Again it was time for reinforcements, and McClellan now sent in his Second Corps, led by a white-haired old regular named Edwin Sumner. Sumner had three divisions, each one numbering five or six thousand combat men, and he led one of these in across the burnt-out cornfield and into a woodland that flanked the Dunker church on the north and west, aiming to break in the extreme left of the Confederate line. His advance was unopposed, or nearly so, at first, and he reached a position where a wheel to the left would drive away the last of Jackson’s men—and then he ran into an ambush.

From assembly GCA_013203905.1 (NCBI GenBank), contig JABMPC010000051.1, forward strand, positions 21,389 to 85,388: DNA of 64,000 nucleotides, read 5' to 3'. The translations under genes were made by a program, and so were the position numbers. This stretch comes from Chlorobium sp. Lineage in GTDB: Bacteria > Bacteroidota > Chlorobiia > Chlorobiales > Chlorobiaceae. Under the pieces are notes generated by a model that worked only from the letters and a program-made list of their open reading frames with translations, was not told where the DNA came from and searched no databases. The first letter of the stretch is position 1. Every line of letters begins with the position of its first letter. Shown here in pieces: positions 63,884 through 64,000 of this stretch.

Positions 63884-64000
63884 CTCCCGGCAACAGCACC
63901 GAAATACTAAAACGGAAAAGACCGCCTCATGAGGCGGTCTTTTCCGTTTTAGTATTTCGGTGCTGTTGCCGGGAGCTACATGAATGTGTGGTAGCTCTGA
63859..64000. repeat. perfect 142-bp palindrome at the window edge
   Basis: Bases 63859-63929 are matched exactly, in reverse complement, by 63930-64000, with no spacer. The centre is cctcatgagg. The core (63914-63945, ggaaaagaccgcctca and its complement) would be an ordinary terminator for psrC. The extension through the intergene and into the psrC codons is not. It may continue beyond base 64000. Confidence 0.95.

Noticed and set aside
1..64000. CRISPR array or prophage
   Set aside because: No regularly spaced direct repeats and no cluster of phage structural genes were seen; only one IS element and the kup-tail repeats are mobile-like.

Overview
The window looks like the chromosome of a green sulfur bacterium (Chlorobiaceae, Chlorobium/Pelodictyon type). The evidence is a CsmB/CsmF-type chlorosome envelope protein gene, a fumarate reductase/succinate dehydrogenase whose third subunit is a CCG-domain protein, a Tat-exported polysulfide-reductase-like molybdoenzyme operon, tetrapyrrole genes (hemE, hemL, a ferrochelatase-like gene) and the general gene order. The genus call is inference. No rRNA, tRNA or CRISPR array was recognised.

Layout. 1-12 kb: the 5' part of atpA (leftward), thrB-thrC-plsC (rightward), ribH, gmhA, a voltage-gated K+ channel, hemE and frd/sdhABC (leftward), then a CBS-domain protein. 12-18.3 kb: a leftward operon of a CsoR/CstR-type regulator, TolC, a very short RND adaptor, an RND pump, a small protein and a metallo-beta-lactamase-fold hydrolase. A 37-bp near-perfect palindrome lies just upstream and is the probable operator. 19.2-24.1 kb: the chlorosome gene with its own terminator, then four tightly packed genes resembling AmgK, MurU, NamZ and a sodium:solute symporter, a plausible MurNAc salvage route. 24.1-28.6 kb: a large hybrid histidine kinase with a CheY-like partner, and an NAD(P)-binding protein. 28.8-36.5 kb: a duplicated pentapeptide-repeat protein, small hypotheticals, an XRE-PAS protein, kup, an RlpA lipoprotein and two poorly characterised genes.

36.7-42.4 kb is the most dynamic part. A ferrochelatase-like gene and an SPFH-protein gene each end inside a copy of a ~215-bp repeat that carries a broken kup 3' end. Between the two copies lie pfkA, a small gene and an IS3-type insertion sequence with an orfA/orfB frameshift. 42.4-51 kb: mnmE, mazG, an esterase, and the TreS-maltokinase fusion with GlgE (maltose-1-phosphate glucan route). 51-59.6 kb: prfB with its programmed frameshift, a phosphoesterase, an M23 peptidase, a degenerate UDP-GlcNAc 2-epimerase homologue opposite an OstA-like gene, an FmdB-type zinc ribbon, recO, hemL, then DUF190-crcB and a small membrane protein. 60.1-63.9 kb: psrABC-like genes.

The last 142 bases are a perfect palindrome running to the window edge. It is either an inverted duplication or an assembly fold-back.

Portions of Lee’s army were still coming in, finishing the cruel hike from Harpers Ferry, and some of these reached him that morning in the nick of time. Lee sent them to Jackson’s aid, and they hit Sumner’s leading division in the flank, crumpling it with one savage blow and driving the whole division north in wild retreat with heavy loss. For a moment it looked as if the whole right of McClellan’s army might be involved in the rout, but Hooker’s huge line of guns on the ridge to the north was a rallying point, and the triumphant Confederates were driven back to the Dunker church position. Across the cornfield—which by now, in its littered forty acres, contained at least 10,000 casualties from both armies—the rival forces glared at each other; and although they continued to exchange rifle and artillery fire for the rest of the day, the real fighting in that part of the field was over … stalemate.